Editor's Note [Volume 19 No. 3 (2019)]

What shall we eat tomorrow?

“Before I proceed, I wish to pay tribute to our departed friend, Dr Gospel O. Omanya of AATF. Gospel was a great human being with a big heart for humanity and an infectious smile for everyone even when he was sick, a great scientist, a friend to many and a family man who has left his wife Juliet and 3 young boys. We pray for strength and comfort from above. He had already been to see our farmers in the field in western Kenya as we embarked to collaborate on his latest project TAAT. He had spent 3 hours in my office talking about the upcoming collaboration and so much else as he stayed positive that this journey of trying to solve Africa’s hunger is getting somewhere. He was very keen that we begin to highlight what has worked; that it is not all dark and gloom. GOSPEL, stay well where you are. You will be missed. Please see the official announcement from Dr Dennis Kyetere, CEO of AATF”.

TThere are scholars who are virtually obsessed with how 9 billion people will be fed in the year 2050.This is taking into account the fact that in some regions of the world, population growth is faster than food productivity and economic growth. They are also keen that this message reaches everyone on the planet. Yet in one forum I was telling them that a poor "mama" at the grassroots level with a small plot of land is more worried about what will be dinner for her family rather than about how so many people will be fed in the future. So, if we want the lady to help in the efforts aimed at saving mother nature, she has to be convinced that her actions today do impact the rest of the world and in the very near future, and that her children will be amongst those that will be affected fairly adversely.

Also, we should know that it is not the poor who spoil the environment: those who lumber do because they cut down vast amounts of the forest for business; the poor only collect little to build their small houses, and to use in the home for cooking. When we deny the poor access to the forest we deny them access to micronutrients and to medicines derived from wild fruits, roots, stems, leaves and barks.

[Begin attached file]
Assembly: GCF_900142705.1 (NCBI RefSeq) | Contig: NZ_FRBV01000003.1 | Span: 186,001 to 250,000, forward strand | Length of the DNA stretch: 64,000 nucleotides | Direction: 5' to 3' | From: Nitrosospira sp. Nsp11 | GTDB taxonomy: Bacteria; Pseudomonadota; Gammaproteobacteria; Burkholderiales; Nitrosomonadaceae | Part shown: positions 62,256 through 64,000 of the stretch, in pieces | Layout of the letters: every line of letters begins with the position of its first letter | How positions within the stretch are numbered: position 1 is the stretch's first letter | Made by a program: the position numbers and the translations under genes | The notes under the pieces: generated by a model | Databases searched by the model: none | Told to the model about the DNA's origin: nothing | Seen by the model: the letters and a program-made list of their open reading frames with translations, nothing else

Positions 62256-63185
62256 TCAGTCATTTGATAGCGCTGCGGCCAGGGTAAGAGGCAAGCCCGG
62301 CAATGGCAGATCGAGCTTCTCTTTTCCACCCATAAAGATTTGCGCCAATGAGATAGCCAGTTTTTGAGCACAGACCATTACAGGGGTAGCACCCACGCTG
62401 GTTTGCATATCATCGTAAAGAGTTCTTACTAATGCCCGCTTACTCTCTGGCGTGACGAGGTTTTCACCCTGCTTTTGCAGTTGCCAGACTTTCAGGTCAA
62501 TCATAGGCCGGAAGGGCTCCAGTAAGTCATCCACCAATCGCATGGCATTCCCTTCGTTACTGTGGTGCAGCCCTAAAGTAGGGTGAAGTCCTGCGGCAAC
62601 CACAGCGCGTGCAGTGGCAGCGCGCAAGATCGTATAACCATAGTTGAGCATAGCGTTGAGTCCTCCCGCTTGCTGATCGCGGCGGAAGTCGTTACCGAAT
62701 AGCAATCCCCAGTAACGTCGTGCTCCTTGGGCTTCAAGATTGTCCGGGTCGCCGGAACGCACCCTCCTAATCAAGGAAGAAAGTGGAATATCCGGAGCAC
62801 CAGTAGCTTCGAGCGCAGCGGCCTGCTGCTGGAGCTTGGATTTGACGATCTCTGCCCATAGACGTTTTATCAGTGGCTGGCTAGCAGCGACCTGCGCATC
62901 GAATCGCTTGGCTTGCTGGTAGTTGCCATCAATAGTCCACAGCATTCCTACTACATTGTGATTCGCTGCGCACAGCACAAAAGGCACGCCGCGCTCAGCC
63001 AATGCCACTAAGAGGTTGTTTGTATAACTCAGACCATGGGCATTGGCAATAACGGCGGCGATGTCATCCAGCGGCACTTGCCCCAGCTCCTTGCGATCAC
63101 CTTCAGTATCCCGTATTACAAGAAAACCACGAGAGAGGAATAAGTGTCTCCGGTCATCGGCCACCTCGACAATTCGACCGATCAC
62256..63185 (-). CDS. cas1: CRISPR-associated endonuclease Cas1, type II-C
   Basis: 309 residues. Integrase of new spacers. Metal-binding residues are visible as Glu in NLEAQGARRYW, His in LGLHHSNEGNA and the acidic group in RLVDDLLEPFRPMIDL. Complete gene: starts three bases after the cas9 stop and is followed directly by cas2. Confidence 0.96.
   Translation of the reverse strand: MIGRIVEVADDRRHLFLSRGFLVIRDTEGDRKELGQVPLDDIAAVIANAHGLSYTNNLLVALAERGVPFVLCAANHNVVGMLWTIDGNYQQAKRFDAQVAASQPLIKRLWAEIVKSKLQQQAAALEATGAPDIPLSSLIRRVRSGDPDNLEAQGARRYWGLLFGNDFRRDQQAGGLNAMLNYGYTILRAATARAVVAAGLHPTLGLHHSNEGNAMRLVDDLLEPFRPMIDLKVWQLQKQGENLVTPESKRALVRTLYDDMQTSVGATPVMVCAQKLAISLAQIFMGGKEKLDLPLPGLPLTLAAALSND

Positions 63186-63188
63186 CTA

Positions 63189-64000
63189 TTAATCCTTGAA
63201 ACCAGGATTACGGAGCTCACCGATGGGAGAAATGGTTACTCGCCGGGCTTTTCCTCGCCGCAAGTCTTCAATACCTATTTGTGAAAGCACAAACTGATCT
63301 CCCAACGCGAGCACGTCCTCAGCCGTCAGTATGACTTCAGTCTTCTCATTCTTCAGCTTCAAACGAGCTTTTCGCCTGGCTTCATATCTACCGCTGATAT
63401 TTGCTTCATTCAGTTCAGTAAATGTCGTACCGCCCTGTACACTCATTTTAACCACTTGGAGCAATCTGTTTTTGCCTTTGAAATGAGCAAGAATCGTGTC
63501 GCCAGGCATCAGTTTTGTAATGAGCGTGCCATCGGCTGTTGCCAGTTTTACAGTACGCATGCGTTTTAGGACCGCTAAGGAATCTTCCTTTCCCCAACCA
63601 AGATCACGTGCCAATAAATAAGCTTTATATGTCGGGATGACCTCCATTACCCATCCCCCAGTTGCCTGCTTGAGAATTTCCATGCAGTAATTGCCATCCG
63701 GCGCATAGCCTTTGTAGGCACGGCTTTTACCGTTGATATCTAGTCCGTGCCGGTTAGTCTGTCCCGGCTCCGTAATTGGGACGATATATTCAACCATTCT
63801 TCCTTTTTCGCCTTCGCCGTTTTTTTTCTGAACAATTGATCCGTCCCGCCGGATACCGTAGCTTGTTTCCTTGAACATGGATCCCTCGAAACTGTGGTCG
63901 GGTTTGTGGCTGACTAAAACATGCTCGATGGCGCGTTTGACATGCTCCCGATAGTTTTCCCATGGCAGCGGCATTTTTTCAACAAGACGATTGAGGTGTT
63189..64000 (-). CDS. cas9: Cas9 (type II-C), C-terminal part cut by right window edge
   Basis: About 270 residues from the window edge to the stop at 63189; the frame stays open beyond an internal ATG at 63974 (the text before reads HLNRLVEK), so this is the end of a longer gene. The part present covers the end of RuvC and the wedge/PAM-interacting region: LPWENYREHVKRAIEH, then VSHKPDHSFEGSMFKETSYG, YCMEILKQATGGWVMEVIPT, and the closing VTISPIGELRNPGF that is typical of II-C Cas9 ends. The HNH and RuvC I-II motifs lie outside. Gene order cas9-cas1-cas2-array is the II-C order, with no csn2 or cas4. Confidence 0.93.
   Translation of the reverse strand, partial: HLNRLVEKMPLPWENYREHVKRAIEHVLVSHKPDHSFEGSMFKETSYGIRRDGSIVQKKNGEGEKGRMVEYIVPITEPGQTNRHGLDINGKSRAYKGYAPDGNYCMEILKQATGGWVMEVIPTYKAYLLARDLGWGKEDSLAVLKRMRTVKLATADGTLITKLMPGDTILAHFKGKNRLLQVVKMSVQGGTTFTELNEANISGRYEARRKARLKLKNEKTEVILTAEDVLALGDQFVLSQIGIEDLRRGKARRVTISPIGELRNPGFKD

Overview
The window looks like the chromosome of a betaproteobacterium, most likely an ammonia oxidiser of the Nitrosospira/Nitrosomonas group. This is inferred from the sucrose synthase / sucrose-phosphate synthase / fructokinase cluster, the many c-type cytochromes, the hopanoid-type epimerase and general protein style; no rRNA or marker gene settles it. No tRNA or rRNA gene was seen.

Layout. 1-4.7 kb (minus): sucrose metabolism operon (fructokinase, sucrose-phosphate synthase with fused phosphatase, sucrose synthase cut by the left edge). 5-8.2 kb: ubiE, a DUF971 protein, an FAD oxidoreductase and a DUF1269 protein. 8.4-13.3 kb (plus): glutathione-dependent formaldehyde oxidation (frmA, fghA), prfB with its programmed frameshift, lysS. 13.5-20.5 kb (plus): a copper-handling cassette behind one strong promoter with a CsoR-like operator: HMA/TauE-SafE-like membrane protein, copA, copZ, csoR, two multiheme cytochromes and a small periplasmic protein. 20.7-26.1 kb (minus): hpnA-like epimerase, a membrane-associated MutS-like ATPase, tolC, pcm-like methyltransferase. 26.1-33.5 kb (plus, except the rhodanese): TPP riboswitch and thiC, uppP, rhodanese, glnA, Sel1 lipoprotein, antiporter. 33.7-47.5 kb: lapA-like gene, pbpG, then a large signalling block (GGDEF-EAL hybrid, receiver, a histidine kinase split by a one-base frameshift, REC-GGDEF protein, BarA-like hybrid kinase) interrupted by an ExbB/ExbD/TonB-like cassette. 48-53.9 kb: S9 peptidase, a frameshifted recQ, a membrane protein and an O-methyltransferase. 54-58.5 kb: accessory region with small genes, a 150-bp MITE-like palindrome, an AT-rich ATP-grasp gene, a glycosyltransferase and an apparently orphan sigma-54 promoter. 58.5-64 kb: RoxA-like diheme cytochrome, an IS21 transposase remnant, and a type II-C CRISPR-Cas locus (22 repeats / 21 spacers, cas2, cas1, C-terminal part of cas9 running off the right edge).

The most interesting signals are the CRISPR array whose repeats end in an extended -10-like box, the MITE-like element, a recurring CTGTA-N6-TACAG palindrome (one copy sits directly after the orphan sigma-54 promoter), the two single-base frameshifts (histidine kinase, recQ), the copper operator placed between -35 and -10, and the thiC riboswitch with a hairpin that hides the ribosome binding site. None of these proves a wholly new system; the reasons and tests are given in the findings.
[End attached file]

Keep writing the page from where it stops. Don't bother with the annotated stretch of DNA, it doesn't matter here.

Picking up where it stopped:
Then there are these high-profile international meetings which the poor do not attend. We sign off on them, come up with protocols which the poor must adhere to, abide by, yet they were not there during those negotiations, nor does anyone offer them alternative sources of food or medicine.

I recall whenever we were invaded by locusts, they would devour anything green they came across. We would then roast the locusts and eat them.

Later, they were sprayed with chemicals so we could not eat them. What a good source of macro and micro nutrients they were. Well, I am aware that we still eat insects in western Kenya, and that insects are already being bred in special places for human consumption.

As I grew up also, men went to hunt for wild birds and animals and would bring home for family consumption. The sea provided fish, and other water animals, edible plants and algae. One of our commentaries is by a young upcoming scholar from Ghana: Abenaa Akyaa Okyere writes on THE ROLE OF EDIBLE INSECTS IN PROMOTING HEALTHY NUTRITION AND ENSURING FOOD SECURITY IN GHANA. It makes very good reading. She argues that stigma has contributed a lot to the failure to popularize insects as a food in Ghana. Maybe it is the same in the rest of Africa.

Yet, they have become a delicacy in parts of Europe and ideally, some consumers would rather eat insects that beef in the hope of demonstrating that they are environment conscious. How about the idea of consuming laboratory produced food, so we can spare the earth?

There is a lot to ponder here.

Ruth K. Oniang'o
Editor-in-Chief, AJFAND